Taste receptor cells sense various chemical compounds in foods and transmit these signals through gustatory nerve fibers to the central nervous system. These sensory signals are vitally important for life; they provide information about which prospective foods are nutritious and warnings as to those that are noxious. Recent studies have revealed the involvement of multifarious bioactive peptides, many of which are primarily identified organs such as the gastrointestinal tract, in the modulation of taste responses. These peptides affect peripheral taste responsiveness of animals and play important roles in the regulation of feeding behavior and the maintenance of homeostasis. In this chapter, we discuss the various functions of peptide signaling in the peripheral taste system.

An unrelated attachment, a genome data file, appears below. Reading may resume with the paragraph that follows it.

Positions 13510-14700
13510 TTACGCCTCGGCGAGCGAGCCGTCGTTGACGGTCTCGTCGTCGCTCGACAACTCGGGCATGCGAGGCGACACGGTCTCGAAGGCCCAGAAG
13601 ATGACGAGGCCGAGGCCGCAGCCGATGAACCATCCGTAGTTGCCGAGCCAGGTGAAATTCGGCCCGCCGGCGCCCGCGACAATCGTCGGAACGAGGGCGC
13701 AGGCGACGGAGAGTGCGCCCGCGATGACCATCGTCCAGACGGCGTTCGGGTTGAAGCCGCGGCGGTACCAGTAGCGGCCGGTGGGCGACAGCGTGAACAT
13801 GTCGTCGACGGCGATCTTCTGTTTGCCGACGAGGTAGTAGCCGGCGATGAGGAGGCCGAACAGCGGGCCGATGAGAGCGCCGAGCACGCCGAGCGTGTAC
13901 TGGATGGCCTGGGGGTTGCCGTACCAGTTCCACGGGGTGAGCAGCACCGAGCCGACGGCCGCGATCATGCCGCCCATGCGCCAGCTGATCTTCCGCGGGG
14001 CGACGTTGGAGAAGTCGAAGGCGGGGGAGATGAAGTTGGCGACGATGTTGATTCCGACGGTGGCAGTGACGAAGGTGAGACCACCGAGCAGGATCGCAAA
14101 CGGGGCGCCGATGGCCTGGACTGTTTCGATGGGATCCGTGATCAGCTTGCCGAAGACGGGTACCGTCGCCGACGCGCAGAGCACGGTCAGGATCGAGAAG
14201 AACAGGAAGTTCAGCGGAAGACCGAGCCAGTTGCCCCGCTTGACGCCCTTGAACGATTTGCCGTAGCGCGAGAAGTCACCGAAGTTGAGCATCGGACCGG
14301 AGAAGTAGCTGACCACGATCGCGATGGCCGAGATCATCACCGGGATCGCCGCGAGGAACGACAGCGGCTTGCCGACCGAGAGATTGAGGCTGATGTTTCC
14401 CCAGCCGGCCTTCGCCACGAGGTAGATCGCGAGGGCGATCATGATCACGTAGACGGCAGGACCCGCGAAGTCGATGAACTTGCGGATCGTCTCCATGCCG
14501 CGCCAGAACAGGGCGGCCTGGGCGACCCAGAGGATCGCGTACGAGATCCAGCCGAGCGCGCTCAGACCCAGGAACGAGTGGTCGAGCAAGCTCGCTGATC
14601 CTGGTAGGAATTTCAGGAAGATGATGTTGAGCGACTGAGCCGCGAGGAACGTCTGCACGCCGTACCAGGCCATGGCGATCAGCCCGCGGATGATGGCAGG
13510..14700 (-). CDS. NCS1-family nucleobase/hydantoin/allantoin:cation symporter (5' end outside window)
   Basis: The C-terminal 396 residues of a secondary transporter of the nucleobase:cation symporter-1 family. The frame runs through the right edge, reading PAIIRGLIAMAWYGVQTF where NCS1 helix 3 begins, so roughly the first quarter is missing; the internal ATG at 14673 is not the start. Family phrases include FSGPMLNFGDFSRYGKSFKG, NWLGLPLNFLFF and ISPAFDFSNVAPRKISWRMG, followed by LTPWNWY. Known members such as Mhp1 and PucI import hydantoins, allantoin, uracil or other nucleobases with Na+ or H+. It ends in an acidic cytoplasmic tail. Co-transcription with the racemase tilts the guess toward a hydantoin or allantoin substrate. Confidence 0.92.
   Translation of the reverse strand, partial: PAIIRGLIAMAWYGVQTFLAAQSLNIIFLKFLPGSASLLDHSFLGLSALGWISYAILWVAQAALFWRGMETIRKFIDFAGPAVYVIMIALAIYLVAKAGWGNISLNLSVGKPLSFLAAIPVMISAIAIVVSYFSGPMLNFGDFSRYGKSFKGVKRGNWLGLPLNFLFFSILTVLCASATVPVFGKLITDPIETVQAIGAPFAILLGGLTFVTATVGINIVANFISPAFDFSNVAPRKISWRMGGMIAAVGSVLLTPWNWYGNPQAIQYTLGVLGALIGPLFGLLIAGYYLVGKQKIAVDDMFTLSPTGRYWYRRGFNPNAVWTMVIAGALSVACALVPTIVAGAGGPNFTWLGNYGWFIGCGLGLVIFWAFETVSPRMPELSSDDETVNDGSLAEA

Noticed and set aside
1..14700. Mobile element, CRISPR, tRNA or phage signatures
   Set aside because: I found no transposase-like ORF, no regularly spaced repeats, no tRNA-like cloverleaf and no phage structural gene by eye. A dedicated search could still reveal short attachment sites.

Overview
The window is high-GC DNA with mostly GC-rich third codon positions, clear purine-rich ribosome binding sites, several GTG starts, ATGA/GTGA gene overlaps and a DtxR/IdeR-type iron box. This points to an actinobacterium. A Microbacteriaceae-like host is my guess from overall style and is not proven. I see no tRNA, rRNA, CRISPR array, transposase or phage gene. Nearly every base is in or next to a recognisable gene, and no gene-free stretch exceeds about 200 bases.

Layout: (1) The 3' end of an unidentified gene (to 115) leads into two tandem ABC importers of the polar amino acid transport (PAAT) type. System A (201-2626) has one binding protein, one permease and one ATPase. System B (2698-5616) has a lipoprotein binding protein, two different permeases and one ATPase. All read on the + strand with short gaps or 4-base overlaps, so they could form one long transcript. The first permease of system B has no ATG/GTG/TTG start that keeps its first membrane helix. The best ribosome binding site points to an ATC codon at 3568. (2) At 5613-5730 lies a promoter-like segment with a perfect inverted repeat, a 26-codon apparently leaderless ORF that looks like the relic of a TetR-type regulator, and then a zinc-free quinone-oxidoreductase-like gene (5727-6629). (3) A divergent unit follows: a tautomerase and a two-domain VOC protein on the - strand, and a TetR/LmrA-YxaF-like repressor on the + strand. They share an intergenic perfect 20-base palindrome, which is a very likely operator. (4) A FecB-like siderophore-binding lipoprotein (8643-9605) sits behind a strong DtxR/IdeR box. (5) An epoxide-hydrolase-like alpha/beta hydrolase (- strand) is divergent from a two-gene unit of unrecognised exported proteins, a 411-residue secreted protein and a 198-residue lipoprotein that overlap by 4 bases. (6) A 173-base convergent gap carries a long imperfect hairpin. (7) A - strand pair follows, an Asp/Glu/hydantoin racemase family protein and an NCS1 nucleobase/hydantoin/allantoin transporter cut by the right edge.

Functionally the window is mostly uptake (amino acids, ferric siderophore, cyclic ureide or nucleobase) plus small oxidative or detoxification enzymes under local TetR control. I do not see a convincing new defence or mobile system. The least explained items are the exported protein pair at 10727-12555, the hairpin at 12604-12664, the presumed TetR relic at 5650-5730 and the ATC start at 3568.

|Title of host publication||Chemosensory Transduction|
|Subtitle of host publication||The Detection of Odors, Tastes, and Other Chemostimuli|
|Number of pages||19|
|Publication status||Published - Feb 26 2016|
All Science Journal Classification (ASJC) codes